Cancer Straight Talk: A Conversation with Writer and Cancer Survivor Mary Elizabeth Williams

Share
Mary Elizabeth Williams with her husband, two daughters, and mother-in-law

Mary Elizabeth (second from left), pictured with her family, says that receiving her cancer diagnosis was “the beginning of my new life.”

When Mary Elizabeth Williams was diagnosed with stage 4 melanoma, she says: “My identity and my relationship with my mortality changed. That was the beginning of my new life.”

Her decision to publicly disclose her diagnosis soon after receiving it was easy, she says. “I went to Memorial Sloan Kettering, and I saw other people in that waiting room — the diversity of faces and how many people are going through the same thing. We all look for meaning in our experiences. Telling my story was a way of giving it context.”

Mary Elizabeth, a journalist, went on to write A Series of Catastrophes and Miracles. She recently sat down with Diane Reidy-Lagunes, a medical oncologist and host of Cancer Straight Talk from MSK, a podcast for people with cancer and their loved ones.

For Mary Elizabeth and her husband, revealing her diagnosis to their children was one of the biggest challenges. “We tried to stay honest with the kids,” she says. “We tried to say, ‘It’s not about things we can control; it’s about how we deal with the things that we can.’”

Finding the courage to have the conversation around a cancer diagnosis can be daunting, says Mary Elizabeth. She describes the support she received from Gilda’s Club (now known as Red Door Community, in New York City) as “absolutely life-changing” for herself and her kids. “To have a refuge where you can just say, ‘I’m not doing so great’ is enormous.”

Cancer Straight Talk Podcast Episode: Lessons from a Stage 4 Cancer Survivor

Diane Reidy-Lagunes sits down with journalist, author, and melanoma survivor Mary Elizabeth Williams to discuss what it was like being part of a phase 1 clinical trial, how clear communication can affect health outcomes, and more.

Listen Now »

A Landmark Lifesaving Clinical Trial

Mary Elizabeth’s cancer, metastatic melanoma, has a 27% five-year survival rate, but a clinical trial saved her life. In 2011, she and nine other patients participated in one of the first phase 1 immunotherapy trials at MSK, a study based on a concept never before tested in humans that a patient’s own immune system could be trained to fight their cancer. She worked with Jedd Wolchok, a medical oncologist at MSK.

It was at times an overwhelming experience. Feeling empowered to speak up as a participant of a clinical trial is important for not only the patient but also the success of the trial, she says. Mary Elizabeth explains that clear and empathetic patient-provider communication is key so that patients feel respected and that they have agency over their treatment. “Figuring out ways that make the system more sensitive to everybody [will be] good for everybody. Jedd Wolchok really is just, for me, the platonic ideal of what a doctor-patient relationship can be, especially in the clinical trial space.”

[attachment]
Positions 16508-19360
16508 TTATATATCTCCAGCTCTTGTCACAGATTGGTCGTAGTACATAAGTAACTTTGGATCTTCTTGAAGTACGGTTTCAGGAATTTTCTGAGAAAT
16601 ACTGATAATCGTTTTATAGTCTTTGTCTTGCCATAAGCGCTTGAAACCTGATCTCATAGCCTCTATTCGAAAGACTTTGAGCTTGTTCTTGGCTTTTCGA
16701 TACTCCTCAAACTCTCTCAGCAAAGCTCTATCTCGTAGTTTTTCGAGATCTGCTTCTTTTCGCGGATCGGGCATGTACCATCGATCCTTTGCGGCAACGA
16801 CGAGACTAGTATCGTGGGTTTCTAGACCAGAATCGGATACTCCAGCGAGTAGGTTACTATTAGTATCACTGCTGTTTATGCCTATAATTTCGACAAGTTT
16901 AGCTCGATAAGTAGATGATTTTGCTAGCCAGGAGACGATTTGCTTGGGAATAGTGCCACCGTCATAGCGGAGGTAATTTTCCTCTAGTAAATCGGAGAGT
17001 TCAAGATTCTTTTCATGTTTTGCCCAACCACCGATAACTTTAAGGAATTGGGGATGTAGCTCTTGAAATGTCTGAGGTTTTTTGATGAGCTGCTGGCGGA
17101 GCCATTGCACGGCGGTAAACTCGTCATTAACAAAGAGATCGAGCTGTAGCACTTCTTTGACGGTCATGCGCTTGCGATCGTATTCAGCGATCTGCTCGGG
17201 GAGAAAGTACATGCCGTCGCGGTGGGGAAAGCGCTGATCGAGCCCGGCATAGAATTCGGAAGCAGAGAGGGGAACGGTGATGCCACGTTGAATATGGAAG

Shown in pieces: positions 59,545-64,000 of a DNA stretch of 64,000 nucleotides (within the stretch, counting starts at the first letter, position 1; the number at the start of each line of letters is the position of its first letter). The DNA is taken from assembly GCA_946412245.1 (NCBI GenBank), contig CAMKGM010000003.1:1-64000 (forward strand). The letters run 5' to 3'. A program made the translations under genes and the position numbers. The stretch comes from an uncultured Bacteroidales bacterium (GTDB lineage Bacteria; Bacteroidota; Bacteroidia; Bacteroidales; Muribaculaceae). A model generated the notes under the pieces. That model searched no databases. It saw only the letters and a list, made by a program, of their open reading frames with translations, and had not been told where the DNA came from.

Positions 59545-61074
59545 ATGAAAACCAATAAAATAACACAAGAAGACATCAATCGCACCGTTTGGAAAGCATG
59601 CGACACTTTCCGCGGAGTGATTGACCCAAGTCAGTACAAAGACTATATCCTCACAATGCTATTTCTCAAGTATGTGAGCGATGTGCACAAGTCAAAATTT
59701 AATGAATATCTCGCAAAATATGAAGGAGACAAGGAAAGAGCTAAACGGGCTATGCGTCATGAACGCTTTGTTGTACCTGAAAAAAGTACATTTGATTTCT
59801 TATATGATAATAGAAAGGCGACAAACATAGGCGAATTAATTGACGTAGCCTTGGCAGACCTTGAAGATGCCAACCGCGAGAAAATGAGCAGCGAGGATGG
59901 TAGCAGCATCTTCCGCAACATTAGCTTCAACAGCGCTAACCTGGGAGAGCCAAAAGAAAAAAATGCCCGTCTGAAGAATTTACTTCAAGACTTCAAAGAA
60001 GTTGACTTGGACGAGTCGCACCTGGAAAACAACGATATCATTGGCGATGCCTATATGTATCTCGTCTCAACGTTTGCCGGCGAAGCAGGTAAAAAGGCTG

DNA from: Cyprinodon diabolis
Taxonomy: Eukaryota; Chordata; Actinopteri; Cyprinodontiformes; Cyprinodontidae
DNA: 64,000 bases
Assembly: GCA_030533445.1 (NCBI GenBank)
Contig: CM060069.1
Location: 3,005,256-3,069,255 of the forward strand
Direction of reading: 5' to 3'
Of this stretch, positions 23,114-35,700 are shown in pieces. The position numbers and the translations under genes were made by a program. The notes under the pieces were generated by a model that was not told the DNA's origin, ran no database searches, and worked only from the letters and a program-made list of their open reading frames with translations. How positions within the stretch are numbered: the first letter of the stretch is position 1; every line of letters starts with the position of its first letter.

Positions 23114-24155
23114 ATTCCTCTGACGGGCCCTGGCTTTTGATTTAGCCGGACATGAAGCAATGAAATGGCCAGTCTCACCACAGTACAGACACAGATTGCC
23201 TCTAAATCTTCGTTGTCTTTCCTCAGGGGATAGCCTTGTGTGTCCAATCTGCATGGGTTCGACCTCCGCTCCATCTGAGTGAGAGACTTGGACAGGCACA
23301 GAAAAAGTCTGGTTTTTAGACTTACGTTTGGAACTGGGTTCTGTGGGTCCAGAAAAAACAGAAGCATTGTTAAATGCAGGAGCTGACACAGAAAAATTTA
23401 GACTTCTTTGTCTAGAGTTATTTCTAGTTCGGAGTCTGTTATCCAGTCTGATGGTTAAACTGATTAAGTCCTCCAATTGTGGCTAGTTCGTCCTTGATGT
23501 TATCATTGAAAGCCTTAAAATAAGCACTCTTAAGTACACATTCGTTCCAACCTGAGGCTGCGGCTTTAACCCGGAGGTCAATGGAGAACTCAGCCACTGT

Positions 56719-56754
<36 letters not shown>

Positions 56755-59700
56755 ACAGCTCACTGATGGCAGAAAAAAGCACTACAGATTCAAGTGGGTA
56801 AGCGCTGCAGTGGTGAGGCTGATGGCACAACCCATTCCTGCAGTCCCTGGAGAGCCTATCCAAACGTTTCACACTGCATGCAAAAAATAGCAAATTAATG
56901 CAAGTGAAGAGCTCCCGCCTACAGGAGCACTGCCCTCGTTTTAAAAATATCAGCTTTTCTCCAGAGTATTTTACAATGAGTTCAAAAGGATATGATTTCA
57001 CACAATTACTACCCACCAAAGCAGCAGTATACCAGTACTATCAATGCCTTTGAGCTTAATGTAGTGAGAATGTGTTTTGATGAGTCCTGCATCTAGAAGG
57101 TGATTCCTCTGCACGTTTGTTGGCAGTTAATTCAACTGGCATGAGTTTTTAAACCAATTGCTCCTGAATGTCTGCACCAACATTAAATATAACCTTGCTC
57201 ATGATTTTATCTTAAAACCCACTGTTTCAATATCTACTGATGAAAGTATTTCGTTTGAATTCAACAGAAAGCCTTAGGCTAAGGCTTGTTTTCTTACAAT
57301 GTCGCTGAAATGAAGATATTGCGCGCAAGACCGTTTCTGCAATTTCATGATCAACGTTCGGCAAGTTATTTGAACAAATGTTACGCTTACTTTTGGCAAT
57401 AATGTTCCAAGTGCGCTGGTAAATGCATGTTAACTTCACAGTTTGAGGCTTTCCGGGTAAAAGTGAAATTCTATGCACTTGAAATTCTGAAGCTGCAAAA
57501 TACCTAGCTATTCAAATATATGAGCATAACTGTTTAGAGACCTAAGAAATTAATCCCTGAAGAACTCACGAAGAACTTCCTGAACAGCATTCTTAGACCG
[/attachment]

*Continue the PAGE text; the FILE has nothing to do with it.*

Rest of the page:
Back to top

Relationships

Mary Elizabeth says that after receiving a cancer diagnosis, navigating relationships with family and friends can be difficult, especially with those who have never experienced cancer in their own lives. “The snow globe of your life is going to get shaken up, and everybody’s going to land in different places. As hard as it is to lose relationships, I never felt alone. I promise there are people around you who get it.”

Sometimes people make insensitive comments, but Mary Elizabeth says the least helpful thing anyone can say to someone with cancer is nothing at all. “All you really need to do is just let the person know, ‘You’re still on my radar.’ It means everything in the world,” she says.

Frequently Asked Questions about Clinical Trials
Find answers about benefits, risks, and costs of clinical trials.
Back to top

Survivor’s Guilt

Ten years after her treatment, Mary Elizabeth shows no evidence of disease. “Ultimately, a lot of it comes down to genetics, where you are treated and who your doctors are, and where the science is in a particular moment,” Mary Elizabeth says. While she was being treated, a close friend of hers was also battling cancer, and she passed away.

“It’s hard just kind of feeling like, ‘Maybe I was just the beneficiary of dumb luck from the universe,’ and ‘I don’t know why I’m here; I don’t know why some of my friends aren’t,’” says Mary Elizabeth. “I know I got very, very lucky, and I just kind of try to take the win.”

To hear more of Mary Elizabeth William’s cancer journey, tune in to this episode of Cancer Straight Talk from MSK.

Back to top